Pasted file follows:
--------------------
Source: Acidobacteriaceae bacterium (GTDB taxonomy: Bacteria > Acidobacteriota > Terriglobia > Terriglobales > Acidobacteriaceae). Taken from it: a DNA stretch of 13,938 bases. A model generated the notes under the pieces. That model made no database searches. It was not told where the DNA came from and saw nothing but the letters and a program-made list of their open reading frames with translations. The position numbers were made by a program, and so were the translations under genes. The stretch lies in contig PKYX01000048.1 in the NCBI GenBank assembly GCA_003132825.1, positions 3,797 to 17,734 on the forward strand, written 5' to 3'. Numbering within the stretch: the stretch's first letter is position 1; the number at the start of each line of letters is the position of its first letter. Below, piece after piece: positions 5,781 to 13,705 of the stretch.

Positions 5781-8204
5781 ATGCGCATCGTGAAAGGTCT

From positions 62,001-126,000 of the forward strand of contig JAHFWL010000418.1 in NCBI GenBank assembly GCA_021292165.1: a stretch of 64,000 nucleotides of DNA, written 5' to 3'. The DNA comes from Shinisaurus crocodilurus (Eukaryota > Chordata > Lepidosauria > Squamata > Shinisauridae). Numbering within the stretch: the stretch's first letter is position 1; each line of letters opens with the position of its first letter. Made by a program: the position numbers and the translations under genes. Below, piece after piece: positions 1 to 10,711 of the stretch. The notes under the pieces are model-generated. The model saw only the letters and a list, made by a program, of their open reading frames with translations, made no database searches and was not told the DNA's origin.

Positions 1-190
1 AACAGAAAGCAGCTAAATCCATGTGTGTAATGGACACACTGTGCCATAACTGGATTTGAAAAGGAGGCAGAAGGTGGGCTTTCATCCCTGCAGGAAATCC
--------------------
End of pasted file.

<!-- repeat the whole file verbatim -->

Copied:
Source: Acidobacteriaceae bacterium (GTDB taxonomy: Bacteria > Acidobacteriota > Terriglobia > Terriglobales > Acidobacteriaceae). Taken from it: a DNA stretch of 13,938 bases. A model generated the notes under the pieces. That model made no database searches. It was not told where the DNA came from and saw nothing but the letters and a program-made list of their open reading frames with translations. The position numbers were made by a program, and so were the translations under genes. The stretch lies in contig PKYX01000048.1 in the NCBI GenBank assembly GCA_003132825.1, positions 3,797 to 17,734 on the forward strand, written 5' to 3'. Numbering within the stretch: the stretch's first letter is position 1; the number at the start of each line of letters is the position of its first letter. Below, piece after piece: positions 5,781 to 13,705 of the stretch.

Positions 5781-8204
5781 ATGCGCATCGTGAAAGGTCT

From positions 62,001-126,000 of the forward strand of contig JAHFWL010000418.1 in NCBI GenBank assembly GCA_021292165.1: a stretch of 64,000 nucleotides of DNA, written 5' to 3'. The DNA comes from Shinisaurus crocodilurus (Eukaryota > Chordata > Lepidosauria > Squamata > Shinisauridae). Numbering within the stretch: the stretch's first letter is position 1; each line of letters opens with the position of its first letter. Made by a program: the position numbers and the translations under genes. Below, piece after piece: positions 1 to 10,711 of the stretch. The notes under the pieces are model-generated. The model saw only the letters and a list, made by a program, of their open reading frames with translations, made no database searches and was not told the DNA's origin.

Positions 1-190
1 AACAGAAAGCAGCTAAATCCATGTGTGTAATGGACACACTGTGCCATAACTGGATTTGAAAAGGAGGCAGAAGGTGGGCTTTCATCCCTGCAGGAAATCC